I was also just tickled pink at the results of this year’s Santa competition. Folks were doing a pretty good job… and then Dr. Bill Cook, a very well known optimization researcher, came in and absolutely changed the game. I’m always delighted to see folks with a depth of domain knowledge succeeding at competitions.
Sanyam Bhutani: Natural Language Processing has arguably lagged behind Computer Vision. What are your thoughts about the current scenario? Is it a good time to get started as an NLP Practitioner?
Dr. Rachael Tatman: It’s a really good time to get started in NLP! I don’t think people should be surprised that NLP is a little “behind” computer vision: human language is extremely complex. If we think about it in terms of the complexity of biological systems that do the same job, even something like a fruit fly, that only has about a quarter of a million neurons in its whole nervous system, can do pretty sophisticated visual processing. In contrast, the only species capable of using pronouns is us and we have sixteen billion neurons in the cerebral cortex alone.
I did spend just under a decade studying language exclusively, so I may be a wee bit biased here. But NLP is such an exciting field in part because linguistics is exciting: there’s so much we don’t yet know about how language works.
Sanyam Bhutani: For the readers and the beginners who are interested in working on Natural Language Processing, what would be your best advice?
Dr. Rachael Tatman: One of the biggest challenges facing NLP beginners right now is that there’s actually too much information out there. It’s easy to get overwhelmed, especially if you start by trying to read research papers. I’d recommend starting by reading a textbook (Speech and Language Processing is a classic, and the latest edition is available for free online) or finding a course you like. This will give you a good idea of where the field is now and, even more important, what you don’t have to build from scratch when you start working on your own projects. There’s a lot of work that’s already been done in the field, and I encourage beginners to start by building off an existing project rather than trying to start from zero.
Once you’ve got a high-level understanding of what we can do in NLP, I’d try and come up with a project you’re genuinely excited about to get started. Kaggle competitions are one option, of course, but because we use language every day, there are also probably a lot of things you could build to make your day-to-day life better. A spell checker for one of your languages that don’t have one, a system that does semantic clustering and suggests emails that you could bundle together, a chatbot to help your elderly relative find out what classes are happening at a local community center… If you’re working on creating something you genuinely want to exist, then you’ll have the motivation to help you push through when you run into bugs or other problems. And you will run into bugs — that’s just a normal part of the process. :)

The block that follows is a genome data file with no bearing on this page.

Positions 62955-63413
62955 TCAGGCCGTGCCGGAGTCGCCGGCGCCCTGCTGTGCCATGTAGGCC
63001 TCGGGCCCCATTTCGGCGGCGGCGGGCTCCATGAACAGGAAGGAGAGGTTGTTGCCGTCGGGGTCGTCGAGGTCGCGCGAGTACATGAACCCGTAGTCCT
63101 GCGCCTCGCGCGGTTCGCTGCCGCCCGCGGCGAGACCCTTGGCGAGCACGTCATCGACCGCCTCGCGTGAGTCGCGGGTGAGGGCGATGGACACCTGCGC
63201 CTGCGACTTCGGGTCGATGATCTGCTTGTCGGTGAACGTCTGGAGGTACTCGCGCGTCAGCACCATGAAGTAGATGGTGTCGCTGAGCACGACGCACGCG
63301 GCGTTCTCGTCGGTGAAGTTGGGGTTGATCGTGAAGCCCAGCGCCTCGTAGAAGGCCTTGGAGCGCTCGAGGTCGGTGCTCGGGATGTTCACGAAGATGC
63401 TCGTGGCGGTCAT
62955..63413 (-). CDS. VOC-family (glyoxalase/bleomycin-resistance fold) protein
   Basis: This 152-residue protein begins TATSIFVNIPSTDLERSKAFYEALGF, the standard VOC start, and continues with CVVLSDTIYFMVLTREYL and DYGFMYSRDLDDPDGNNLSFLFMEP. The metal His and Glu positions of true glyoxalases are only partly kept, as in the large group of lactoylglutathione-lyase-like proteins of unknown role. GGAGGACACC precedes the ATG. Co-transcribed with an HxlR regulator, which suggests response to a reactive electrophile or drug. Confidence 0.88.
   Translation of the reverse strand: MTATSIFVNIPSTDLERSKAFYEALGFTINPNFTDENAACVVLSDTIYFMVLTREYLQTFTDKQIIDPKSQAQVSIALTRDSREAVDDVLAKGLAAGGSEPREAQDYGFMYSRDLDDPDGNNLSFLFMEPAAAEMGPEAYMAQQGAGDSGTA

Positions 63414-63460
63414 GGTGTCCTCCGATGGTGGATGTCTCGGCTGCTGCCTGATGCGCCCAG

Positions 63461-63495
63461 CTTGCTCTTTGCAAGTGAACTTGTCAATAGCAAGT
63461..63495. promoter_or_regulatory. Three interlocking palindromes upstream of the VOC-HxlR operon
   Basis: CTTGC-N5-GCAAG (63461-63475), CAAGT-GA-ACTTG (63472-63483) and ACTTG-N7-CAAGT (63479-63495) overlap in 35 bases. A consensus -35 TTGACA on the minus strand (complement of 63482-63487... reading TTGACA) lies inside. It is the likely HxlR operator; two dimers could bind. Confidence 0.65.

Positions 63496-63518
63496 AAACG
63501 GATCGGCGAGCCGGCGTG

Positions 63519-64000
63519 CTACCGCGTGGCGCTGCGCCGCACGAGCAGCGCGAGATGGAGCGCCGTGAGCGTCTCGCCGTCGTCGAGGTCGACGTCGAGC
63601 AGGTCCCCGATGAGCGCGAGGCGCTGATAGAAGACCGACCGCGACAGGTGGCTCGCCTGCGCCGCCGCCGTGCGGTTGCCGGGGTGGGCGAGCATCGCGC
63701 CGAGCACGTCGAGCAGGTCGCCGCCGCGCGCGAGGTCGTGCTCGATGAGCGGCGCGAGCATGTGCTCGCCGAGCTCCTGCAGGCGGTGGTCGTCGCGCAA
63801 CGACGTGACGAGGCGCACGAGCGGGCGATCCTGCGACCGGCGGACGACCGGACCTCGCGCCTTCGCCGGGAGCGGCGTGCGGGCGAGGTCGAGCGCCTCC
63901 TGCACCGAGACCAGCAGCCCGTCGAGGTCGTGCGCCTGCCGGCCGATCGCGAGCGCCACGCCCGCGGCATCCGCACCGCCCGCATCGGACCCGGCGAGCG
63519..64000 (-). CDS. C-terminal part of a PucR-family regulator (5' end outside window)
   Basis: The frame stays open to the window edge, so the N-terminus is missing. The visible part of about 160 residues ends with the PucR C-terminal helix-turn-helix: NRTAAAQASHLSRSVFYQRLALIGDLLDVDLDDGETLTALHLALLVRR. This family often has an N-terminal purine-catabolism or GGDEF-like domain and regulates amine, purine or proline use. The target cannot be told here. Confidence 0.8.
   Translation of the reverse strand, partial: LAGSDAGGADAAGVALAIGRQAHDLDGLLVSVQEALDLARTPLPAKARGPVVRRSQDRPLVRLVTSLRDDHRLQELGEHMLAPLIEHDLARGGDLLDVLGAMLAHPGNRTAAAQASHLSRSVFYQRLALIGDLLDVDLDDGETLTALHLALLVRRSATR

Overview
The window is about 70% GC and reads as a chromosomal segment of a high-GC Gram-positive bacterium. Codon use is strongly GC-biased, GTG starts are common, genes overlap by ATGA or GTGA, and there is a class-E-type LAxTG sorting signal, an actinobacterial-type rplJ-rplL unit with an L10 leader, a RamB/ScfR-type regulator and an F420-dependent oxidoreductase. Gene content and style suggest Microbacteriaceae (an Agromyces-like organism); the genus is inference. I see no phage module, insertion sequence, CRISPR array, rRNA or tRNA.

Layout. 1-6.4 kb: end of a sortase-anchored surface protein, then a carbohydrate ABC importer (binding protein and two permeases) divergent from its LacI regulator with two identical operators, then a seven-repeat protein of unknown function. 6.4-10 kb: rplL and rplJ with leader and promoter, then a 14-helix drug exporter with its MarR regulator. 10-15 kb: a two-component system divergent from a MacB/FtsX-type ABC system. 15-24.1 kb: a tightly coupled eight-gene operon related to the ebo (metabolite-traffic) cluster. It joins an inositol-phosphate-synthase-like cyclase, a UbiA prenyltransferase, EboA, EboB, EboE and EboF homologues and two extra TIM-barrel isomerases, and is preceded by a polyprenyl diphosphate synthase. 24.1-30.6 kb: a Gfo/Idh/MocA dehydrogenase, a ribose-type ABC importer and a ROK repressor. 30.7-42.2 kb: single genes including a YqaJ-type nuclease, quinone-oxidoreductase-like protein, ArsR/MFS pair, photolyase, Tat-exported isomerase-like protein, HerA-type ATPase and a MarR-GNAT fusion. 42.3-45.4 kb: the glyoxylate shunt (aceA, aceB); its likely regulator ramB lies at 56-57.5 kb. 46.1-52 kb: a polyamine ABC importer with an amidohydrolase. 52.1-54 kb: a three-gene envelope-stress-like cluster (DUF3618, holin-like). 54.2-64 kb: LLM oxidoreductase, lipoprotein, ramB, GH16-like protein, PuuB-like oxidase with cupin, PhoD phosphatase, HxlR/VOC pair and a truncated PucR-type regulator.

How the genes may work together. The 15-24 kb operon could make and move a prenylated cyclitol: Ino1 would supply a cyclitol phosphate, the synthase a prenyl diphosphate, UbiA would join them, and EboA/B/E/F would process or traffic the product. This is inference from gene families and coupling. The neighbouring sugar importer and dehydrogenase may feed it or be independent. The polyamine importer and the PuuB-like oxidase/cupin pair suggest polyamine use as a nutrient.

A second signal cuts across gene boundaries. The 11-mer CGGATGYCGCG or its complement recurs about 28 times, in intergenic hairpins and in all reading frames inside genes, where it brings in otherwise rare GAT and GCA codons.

Sanyam Bhutani: Many job boards (For DL/ML) require the applicants to be post-grads or have research experience.
For the readers who want to take up Machine Learning as a Career path, being a Ph.D. in your domain, do you feel having research experience is a necessity?
What are your thoughts about kaggle as an experience factor?
Dr. Rachael Tatman: My universal advice is to not get a Ph.D. I even wrote a blog post about it a while ago. The blog’s about linguistics specifically, but most of it applies to machine learning as well. I think that having a Ph.D. can be an advantage when you’re looking for data science jobs, but unless you really want to 1) do research or 2) be a professor there’s no really no benefit to getting a Ph.D. that you can can’t get more quickly doing something else.
I think that Kaggle, or other practical experience, will get you to the point where you can apply for jobs much more quickly. I probably wouldn’t recommend only doing Kaggle competitions, though. You’ll learn a lot about algorithms that way, but you won’t get as much practice with things like cleaning data or designing metrics. That’s part of the reason I suggest that people work on their own projects as well. That shows off your ability to come up with interesting questions, source and annotate data, clean your data and think about what users want.
Sanyam Bhutani: I’m also a big fan of your live streams and kernels.
Could you share a few tips on writing good kernels and becoming a better technical speaker?
Dr. Rachael Tatman: Hmm, what makes a kernel “good” is subjective, but the ones that really stick out for me are the ones that make me go “oh my gosh, I wish I’d thought of that!”. I really like to see people come up with new approaches for interesting problems, like this kernel that uses topic modeling, an NLP technique, to cluster LEGO sets based on their color.
As for technical speaking, the best two pieces of advice I can give you are, first, to practice as much as possible. Ask if you can give talks at local events or to relevant clubs. The more talks you give the less nerve-wracking they are and the more you learn what is effective for you. Practice is doubly important when you’re prepping a talk. I usually try to run through the talk at least twice a day in the week leading up to it, making little adjustments when I come across awkward places. Of course, I don’t do that with live streams. I pretty much treat livestreams like technical interviews; it doesn’t matter if I make mistakes so long as I’m telling you what I’m thinking so you can follow my thought processes.